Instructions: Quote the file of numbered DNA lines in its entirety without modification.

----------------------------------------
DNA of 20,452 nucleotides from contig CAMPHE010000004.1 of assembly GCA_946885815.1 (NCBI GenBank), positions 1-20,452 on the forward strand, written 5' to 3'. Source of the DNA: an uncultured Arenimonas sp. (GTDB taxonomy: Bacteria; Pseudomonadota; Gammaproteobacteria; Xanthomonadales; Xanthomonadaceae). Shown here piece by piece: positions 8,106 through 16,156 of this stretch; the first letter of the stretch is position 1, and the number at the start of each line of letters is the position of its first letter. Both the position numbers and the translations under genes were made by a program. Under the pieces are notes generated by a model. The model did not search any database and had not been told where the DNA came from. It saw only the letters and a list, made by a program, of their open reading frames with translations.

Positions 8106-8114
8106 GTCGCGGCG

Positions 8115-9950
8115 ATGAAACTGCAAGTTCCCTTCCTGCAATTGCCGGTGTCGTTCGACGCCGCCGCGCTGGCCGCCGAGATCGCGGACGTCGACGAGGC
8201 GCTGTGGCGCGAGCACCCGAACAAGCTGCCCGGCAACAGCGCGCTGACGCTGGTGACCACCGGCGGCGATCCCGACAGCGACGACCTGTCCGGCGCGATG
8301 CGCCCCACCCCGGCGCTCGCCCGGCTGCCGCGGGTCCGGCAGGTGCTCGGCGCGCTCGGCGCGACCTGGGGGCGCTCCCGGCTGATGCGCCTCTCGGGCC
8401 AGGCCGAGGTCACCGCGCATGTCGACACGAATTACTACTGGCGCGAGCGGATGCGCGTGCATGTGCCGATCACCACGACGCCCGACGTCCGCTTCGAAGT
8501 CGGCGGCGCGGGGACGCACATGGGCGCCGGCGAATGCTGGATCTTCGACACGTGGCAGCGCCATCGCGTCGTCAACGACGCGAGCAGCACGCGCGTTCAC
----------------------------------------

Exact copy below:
DNA of 20,452 nucleotides from contig CAMPHE010000004.1 of assembly GCA_946885815.1 (NCBI GenBank), positions 1-20,452 on the forward strand, written 5' to 3'. Source of the DNA: an uncultured Arenimonas sp. (GTDB taxonomy: Bacteria; Pseudomonadota; Gammaproteobacteria; Xanthomonadales; Xanthomonadaceae). Shown here piece by piece: positions 8,106 through 16,156 of this stretch; the first letter of the stretch is position 1, and the number at the start of each line of letters is the position of its first letter. Both the position numbers and the translations under genes were made by a program. Under the pieces are notes generated by a model. The model did not search any database and had not been told where the DNA came from. It saw only the letters and a list, made by a program, of their open reading frames with translations.

Positions 8106-8114
8106 GTCGCGGCG

Positions 8115-9950
8115 ATGAAACTGCAAGTTCCCTTCCTGCAATTGCCGGTGTCGTTCGACGCCGCCGCGCTGGCCGCCGAGATCGCGGACGTCGACGAGGC
8201 GCTGTGGCGCGAGCACCCGAACAAGCTGCCCGGCAACAGCGCGCTGACGCTGGTGACCACCGGCGGCGATCCCGACAGCGACGACCTGTCCGGCGCGATG
8301 CGCCCCACCCCGGCGCTCGCCCGGCTGCCGCGGGTCCGGCAGGTGCTCGGCGCGCTCGGCGCGACCTGGGGGCGCTCCCGGCTGATGCGCCTCTCGGGCC
8401 AGGCCGAGGTCACCGCGCATGTCGACACGAATTACTACTGGCGCGAGCGGATGCGCGTGCATGTGCCGATCACCACGACGCCCGACGTCCGCTTCGAAGT
8501 CGGCGGCGCGGGGACGCACATGGGCGCCGGCGAATGCTGGATCTTCGACACGTGGCAGCGCCATCGCGTCGTCAACGACGCGAGCAGCACGCGCGTTCAC